California Forward is dedicated to offering nonpartisan, informative, straightforward information about the propositions that will appear on the Nov. 2 ballot. We will post informational articles on each ballot measure, to help you as you make your voting decisions.
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NOTE: California Forward’s work on governance reform may be affected by several of these measures, although we have not taken a position on them – with one exception. CA Fwd opposes Prop 27. Prop 27 would reverse the landmark redistricting reform plan that was enacted by voters in 2008 as Prop 11. CA Fwd endorsed Prop 11 and has been deeply involved — with many other groups — in supporting successful implementation of the reform since enactment. The opportunity to serve California through the new redistricting commission inspired tens of thousands of highly qualified Californians to apply for the job, which we applaud. We look forward to the new, independent commission taking control of state redistricting in 2011.
Proposition 23 is a reaction to legislation signed by Governor Arnold Schwarzenegger in 2006 (Assembly Bill 32), which limits emissions from vehicles, curbs greenhouse gas emissions from refineries and other businesses, and imposes fees on companies that fail to comply, in an attempt to protect California’s fragile environment. Prop 23 would suspend that legislation until California’s unemployment rate drops to 5.5 percent or less for four consecutive quarters.
The measure requires the state to abandon implementation of its comprehensive greenhouse-gas-reduction program – including the increased renewable energy and clean fuel requirements, as well as mandatory emission reporting and fee requirements for major polluters, such as power plants and oil refineries – until the unemployment threshold is reached.
Most experts agree that an unemployment rate of below 5.5 percent is not expected to be reached for many years to come. The last time the state’s unemployment rate fell below this level was in the 1970s.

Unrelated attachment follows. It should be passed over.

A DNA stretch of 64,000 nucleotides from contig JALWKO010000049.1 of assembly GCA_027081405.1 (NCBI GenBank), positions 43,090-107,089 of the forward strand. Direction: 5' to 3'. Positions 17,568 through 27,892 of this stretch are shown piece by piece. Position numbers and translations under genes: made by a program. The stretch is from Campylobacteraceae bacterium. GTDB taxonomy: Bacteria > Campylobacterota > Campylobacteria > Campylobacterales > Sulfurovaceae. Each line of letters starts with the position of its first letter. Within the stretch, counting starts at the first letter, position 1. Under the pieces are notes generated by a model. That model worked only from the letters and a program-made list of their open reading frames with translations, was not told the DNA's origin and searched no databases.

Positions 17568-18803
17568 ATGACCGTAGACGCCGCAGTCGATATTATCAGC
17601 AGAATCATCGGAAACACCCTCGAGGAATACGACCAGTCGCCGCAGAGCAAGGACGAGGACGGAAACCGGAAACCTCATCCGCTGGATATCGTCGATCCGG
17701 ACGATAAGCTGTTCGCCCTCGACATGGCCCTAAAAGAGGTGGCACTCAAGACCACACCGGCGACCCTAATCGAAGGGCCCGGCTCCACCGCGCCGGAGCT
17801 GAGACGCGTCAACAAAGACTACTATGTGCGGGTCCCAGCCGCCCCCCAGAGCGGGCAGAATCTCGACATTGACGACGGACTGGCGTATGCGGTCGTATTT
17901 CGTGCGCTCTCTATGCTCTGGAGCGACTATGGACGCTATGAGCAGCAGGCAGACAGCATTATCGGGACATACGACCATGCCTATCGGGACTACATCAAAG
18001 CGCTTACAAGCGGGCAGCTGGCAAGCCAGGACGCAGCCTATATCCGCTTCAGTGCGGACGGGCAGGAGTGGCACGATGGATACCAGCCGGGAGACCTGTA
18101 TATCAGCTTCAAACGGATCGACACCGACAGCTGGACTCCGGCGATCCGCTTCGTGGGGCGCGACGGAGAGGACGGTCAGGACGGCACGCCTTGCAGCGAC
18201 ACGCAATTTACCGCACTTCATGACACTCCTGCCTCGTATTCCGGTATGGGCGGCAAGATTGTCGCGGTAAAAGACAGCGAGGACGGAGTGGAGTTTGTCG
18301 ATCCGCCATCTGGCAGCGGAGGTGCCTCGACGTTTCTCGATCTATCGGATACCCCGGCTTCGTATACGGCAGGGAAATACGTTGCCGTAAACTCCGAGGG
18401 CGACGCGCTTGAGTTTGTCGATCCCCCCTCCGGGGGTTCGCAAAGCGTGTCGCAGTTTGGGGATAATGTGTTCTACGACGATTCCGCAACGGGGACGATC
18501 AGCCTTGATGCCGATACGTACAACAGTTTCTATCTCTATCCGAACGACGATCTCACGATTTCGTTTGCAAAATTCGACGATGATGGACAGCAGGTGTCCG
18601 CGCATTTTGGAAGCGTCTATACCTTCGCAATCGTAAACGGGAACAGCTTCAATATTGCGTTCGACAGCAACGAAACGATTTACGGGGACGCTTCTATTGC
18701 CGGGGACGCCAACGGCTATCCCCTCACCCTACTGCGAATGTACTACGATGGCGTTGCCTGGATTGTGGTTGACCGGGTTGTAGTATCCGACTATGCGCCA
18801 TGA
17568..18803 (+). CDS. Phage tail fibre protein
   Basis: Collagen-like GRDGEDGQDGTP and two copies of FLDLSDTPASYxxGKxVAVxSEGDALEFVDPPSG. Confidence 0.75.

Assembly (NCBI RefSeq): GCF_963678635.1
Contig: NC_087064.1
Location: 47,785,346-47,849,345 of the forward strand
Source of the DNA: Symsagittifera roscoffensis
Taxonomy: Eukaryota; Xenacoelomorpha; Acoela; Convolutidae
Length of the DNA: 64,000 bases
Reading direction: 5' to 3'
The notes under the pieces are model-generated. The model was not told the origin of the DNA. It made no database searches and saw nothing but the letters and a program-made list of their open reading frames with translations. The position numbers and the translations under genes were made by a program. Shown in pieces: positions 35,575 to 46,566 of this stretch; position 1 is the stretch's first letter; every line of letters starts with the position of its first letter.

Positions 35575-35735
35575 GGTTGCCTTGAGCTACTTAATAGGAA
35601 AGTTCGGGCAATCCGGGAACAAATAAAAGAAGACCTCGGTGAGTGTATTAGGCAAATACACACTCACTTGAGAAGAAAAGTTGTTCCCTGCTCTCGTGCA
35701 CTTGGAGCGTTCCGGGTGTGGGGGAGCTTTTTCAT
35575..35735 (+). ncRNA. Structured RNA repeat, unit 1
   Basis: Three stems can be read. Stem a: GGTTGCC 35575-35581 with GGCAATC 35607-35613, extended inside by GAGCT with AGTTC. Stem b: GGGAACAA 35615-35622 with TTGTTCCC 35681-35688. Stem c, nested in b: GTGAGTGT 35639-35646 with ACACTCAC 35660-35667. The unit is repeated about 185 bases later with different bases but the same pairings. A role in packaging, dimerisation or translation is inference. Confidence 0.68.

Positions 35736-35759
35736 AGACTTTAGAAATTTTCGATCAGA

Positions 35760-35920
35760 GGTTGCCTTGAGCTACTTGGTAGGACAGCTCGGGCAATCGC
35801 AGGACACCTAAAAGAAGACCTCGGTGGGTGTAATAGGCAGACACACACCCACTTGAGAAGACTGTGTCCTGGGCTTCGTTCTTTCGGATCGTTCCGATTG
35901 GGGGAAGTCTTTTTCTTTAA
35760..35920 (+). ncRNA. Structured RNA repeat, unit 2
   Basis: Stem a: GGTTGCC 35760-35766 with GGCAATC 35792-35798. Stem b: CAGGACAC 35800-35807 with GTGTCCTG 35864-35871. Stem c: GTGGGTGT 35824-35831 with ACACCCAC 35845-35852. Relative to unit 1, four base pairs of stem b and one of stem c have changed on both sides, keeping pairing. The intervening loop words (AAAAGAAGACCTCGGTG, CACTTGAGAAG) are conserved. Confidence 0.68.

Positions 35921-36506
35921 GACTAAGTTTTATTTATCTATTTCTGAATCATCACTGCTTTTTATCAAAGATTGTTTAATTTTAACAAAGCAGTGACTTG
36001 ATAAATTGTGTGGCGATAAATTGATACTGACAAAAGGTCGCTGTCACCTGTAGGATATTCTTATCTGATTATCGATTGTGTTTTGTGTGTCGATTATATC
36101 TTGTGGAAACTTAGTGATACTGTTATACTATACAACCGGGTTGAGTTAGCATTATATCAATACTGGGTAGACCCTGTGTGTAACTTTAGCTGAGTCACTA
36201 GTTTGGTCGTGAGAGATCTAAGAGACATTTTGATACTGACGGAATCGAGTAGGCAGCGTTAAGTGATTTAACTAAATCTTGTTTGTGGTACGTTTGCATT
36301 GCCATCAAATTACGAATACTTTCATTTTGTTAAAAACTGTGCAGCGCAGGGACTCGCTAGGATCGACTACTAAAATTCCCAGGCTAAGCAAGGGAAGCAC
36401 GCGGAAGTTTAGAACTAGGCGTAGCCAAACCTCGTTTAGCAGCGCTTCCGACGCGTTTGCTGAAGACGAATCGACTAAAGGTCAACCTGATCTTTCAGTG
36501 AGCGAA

Supporters of Prop 23 say Assembly Bill 32 is a luxury California cannot afford during this economic crisis. It will cost businesses too much to install new equipment and bring their operations in line with the strict standards. They propose the suspension of the landmark legislation until state unemployment drops to 5.5 percent or lower for one year.
Prop 23 supporters also point out that other laws passed to reduce greenhouse gas emissions and reduce air pollution in California will not be affected by this measure.
Opponents of Prop 23 say suspending AB 32 would increase public health risk, and jeopardize 500,000 jobs and more than $10 billion in private investment. They also warn of the increase in consumer energy costs if Prop 23 is passed.
Governor Schwarzenegger has vowed to fight Prop 23, saying “out-of-state oil companies are providing millions of dollars to fund the rollback measure at the expense of the fast growing green-tech sector and California’s environment.”
Some business leaders are concerned that AB 32’s authors did not account for the economic cost and hope to halt the loss of jobs by only suspending AB 32 through the passage of Prop 23 until California’s economy has rebounded.
The proposed suspension of AB 32 on November’s ballot has gotten attention from advocates around the country and the world, who are watching closely to see how California’s decision might impact their own green efforts.